Theodore Joslin and banking crisis
In late February 1933, Theodore Joslin of Washington, D.C., took a precaution many others across the country had already made. Two weeks earlier, the governor of Michigan had declared a "banking holiday" after two of his state's largest banks came close to failure. Fearing worse to come, Americans across the country chose to pull their savings out of interest-paying financial institutions and into mattresses, shoeboxes, and other hiding placesanywhere but the bank. Joslin followed suit, withdrawing the greater part of his checking account.
As any secretary might, Joslin confessed his decision to his bossPresident Herbert Hoover. The conversation that followed Joslin's guilty confessionhe writes that he felt "unpatriotic" withdrawing so much moneyis recounted in Joslin's diary entry below.
The banking crisis lasted through the end of Hoover's presidency; by the time Franklin D. Roosevelt took office, Americans had withdrawn more than $1.2 billion from banks in just two weeks. Hoover had left, but Joslin, his secretary, was still around to witness Roosevelt's reaction: Looking "angry and depressed," Roosevelt apparently said: "We are at the end of our string."
Diary of Theodore Joslin:
Tuesday, Feb. 28, 1933
The people are more panic stricken today than at any time since the beginning of the depression. This is now quite strictly a banking panic, which is drying up business as never before. Speaking to Ogden Mills this afternoon, the President said:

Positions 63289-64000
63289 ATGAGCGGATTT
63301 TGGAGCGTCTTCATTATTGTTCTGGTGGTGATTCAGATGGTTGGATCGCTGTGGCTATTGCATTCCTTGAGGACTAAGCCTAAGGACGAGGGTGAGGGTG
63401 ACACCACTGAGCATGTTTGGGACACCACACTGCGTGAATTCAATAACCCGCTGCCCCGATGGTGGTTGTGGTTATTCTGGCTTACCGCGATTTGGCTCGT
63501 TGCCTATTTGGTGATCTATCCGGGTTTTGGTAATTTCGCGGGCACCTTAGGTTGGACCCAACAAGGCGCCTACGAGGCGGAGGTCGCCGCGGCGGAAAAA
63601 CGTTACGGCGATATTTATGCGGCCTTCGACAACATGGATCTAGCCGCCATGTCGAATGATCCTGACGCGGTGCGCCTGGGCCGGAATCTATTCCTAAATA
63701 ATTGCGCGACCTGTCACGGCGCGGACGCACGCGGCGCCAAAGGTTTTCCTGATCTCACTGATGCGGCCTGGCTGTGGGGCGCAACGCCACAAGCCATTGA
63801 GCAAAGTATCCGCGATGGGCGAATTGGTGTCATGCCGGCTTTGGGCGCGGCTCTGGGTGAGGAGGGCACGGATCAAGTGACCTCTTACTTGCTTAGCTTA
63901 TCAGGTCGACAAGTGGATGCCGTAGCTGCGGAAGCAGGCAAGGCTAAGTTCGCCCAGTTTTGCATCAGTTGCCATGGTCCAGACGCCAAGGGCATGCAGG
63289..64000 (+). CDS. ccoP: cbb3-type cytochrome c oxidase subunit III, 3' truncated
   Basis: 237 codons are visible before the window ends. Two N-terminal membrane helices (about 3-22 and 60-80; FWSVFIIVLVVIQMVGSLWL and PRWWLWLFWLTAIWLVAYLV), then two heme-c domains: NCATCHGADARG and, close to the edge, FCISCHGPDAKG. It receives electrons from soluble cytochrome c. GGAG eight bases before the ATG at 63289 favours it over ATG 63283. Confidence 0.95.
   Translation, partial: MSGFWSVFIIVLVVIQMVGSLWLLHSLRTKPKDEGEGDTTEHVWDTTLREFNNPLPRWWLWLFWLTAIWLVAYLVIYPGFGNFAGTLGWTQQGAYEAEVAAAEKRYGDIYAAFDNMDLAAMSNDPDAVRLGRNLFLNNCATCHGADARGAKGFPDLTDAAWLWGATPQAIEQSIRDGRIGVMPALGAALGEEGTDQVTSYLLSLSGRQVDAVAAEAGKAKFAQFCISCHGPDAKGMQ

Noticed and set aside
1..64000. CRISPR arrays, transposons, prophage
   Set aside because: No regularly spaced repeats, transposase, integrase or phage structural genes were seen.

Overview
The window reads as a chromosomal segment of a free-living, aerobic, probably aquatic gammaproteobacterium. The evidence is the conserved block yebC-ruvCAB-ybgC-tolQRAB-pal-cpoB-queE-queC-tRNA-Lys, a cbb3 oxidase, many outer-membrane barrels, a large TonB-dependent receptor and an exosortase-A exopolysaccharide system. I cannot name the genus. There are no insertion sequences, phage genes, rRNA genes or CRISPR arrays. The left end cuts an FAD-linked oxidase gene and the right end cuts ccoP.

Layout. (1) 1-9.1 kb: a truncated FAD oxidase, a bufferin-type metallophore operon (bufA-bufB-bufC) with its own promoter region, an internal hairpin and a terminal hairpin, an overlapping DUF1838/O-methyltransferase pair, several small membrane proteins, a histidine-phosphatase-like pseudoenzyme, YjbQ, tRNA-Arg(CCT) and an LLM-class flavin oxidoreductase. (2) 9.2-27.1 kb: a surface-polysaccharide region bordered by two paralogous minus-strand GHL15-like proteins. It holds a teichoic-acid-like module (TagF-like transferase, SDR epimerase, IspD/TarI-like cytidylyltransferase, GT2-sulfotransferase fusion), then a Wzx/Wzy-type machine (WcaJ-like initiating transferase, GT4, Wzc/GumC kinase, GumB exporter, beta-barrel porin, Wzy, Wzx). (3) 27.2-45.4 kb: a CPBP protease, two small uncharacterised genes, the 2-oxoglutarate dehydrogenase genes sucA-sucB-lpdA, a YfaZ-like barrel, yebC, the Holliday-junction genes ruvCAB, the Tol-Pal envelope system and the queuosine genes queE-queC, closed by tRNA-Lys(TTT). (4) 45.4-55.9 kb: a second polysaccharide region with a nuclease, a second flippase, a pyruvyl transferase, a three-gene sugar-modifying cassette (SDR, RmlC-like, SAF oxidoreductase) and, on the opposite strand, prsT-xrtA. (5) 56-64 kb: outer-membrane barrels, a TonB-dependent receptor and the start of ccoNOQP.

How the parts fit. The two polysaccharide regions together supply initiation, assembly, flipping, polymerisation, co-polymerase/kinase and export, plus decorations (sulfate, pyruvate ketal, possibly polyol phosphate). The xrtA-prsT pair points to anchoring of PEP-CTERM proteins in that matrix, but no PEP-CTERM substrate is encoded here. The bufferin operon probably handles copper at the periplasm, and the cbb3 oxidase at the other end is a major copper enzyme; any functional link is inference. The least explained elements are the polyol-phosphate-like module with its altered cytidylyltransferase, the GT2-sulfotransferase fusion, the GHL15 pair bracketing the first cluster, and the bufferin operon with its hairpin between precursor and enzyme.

"As a matter of fact we are dealing with three panics, banking, currency and gold. It seems to me that leaving house scrip would best meet the situation. If such scrip should be issued, it would be used. I do not respond to the suggestion of guaranteeing bank deposits. If we should guarantee 75 percent of the deposits, it might well be that withdrawals would continue. But the policy of banks in distress making payments of five and ten percent is no good. It is limiting business dreadfully."
He gave the day to the subject, having numerous conferences with hulls and Harvey Robinson. He was to have a conference thought with Carter Glen by the called it off. I gathered much data for him for the Treasury. The hoarding today was scarier than ever. Treasury estimates were $200,000,000.
Monday, Feb. 27, 1933
The Commercial did open this morning and although I felt unpatriotic in doing so, I drew out most of the money in my checking account and had Rowena come in and withdraw her savings account. And I told the President what I had done.
"Don't hoard it, Ted," was his only comment. "Put it in another bank that is safe. I would suggest the Riggs. It is the most liquid."
But I am "hoarding" temporarily. No bank is really liquid today and won't be until this panic is over. The daily hoarding figures from the Treasury are ghastly. That of yesterday was $165,000,000 bring the total to in excess of $2,200,000,000.
I had a conference with Charles Scribner this noon and may be able to arrange for the publication of a book on the last four years. The President inquired most anxiously as to all the details of our conversation and expressed the hope we could reach an agreement. "I shall think you could give Scribner's a good book," he remarked. "I hope it will work out."